and add the required alias commands, e.g.:

alias l="ls -lah"

The file can have attributes 644, there's no need to make it executable.

:!: Users have to re-login to have the specified alias(es) come into effect.

Create user e.g. martin. If the user should be allowed to use sudo then it should be added to the group sudoers. If the user is also added to group staff then he can directly add own programs or scripts in /usr/local/bin, without the need to use sudo for this. The advantage is that you can see which user has put a file into that directory, and /usr/local/bin/ can even be turned into a git repo so changes can be done by any staff user and tracked normally

sudo adduser martin
sudo adduser martin sudo
sudo adduser martin staff

Please note that user pi is member of quite a few more different groups, e.g.
adm dialout cdrom audio video plugdev games users input netdev spi i2c gpio
so possibly the new user might be added to these groups, too.

Possibly you want to copy the user's public ssh key to the Pi to allow login without password. On the local machine run:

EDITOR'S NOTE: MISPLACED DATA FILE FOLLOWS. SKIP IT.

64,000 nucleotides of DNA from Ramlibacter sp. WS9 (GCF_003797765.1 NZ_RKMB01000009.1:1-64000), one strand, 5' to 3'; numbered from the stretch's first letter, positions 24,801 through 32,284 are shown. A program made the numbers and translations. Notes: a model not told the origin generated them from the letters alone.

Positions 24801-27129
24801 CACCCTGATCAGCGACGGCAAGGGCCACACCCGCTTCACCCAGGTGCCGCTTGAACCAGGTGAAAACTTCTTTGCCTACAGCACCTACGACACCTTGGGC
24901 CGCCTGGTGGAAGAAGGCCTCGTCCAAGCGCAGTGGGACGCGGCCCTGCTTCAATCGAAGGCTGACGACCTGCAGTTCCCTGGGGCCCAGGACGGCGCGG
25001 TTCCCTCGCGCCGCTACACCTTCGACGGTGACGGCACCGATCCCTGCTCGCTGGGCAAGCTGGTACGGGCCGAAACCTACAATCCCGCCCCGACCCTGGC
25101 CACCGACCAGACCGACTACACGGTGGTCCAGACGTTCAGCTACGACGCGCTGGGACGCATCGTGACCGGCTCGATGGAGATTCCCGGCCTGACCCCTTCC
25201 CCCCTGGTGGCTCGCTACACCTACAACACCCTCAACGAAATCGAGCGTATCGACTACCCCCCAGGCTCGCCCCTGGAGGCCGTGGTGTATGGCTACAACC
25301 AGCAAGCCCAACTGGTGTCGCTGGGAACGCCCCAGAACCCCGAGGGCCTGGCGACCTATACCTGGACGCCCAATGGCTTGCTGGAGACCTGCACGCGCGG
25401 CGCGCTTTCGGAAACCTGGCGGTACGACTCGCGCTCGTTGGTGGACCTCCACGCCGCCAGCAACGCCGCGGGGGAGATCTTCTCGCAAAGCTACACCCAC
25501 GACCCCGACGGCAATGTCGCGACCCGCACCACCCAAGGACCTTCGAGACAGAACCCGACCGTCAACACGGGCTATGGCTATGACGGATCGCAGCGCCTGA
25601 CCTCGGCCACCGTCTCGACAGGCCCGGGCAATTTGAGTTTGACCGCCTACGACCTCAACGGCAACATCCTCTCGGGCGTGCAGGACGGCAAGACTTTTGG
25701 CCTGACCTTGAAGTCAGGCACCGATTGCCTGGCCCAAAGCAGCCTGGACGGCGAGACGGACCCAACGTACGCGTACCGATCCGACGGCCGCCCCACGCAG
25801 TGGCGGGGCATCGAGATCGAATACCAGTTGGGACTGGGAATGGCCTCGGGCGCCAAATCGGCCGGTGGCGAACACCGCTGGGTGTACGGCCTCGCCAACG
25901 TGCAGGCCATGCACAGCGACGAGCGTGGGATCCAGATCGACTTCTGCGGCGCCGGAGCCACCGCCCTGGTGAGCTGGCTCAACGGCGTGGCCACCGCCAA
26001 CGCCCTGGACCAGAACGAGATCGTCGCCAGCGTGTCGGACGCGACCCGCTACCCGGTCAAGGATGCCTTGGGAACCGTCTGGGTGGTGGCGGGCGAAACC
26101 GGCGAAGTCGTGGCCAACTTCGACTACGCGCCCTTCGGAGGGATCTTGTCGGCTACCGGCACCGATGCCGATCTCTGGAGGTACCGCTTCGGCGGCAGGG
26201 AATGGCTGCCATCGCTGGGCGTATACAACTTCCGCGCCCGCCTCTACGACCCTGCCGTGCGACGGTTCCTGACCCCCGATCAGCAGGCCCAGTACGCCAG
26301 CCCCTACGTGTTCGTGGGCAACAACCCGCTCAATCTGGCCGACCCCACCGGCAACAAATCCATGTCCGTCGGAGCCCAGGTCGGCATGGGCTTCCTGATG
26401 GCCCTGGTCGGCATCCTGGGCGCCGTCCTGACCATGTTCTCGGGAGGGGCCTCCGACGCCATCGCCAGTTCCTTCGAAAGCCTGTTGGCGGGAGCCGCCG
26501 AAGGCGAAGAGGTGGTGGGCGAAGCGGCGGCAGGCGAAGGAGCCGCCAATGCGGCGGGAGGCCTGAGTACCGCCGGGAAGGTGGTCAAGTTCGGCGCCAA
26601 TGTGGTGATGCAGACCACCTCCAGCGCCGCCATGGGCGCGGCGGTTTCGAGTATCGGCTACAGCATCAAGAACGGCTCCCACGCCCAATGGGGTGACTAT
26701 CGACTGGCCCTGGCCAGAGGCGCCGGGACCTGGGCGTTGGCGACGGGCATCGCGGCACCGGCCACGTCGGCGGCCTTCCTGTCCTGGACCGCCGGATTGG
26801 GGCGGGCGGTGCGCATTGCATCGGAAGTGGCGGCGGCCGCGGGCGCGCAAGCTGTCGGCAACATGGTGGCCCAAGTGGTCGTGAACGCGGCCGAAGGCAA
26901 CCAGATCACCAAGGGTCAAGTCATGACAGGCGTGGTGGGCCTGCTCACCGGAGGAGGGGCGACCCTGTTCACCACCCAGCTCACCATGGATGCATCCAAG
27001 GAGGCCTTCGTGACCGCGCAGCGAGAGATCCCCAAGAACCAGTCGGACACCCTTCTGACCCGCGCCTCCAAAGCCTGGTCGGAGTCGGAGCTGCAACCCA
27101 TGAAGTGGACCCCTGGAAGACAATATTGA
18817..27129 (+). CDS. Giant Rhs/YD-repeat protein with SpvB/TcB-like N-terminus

ssh-copy-id martin@raspberrypi

or use the hostname which has been specified before instead of raspberrypi.

Let the user be able to use sudo without entering a password, just like it's the defaut for user pi:

Change to directory /etc/sudoers.d. There should be a file for user pi, e.g. 010_pi-nopasswd

cd /etc/sudoers.d
sudo cp 010_pi-nopasswd 011_martin-nopasswd  # copy the existing file
sudo chmod +w 011_martin-nopasswd            # make the copied file writeable
sudo nano 011_martin-nopasswd                # edit the file to adjust the username
sudo chmod -w 011_martin-nopasswd            # Make the file readonly again''

After the change there should be 2 files with file attribute 440:

-r--r----- 1 root root  27 Oct 18  2016 010_pi-nopasswd
-r--r----- 1 root root  31 Jan 28 17:25 011_martin-nopasswd

If ssh agent forwarding is enabled on the target machine then there's no need to store a user's private SSH key on the target machine, even if e.g. a remote git repo is to be accessed via ssh with the user's key.

Instead, the user's private key only needs to be stored on the user's local machine from which the user first logs in to the target machine, e.g. the Raspberry Pi.

On the target machine it's then possible to access e.g. a remote git repo via ssh, using the original user's name and credentials with the remote git repo.

It's very helpful to have the keychain utility installed on the local machine which is the only location where the user's private key is stored.

Edit the file /etc/ssh/ssh_config, i.e., the ssh client configuration file:

sudo nano /etc/ssh/ssh_config

And edit or add the line ForwardAgent to read: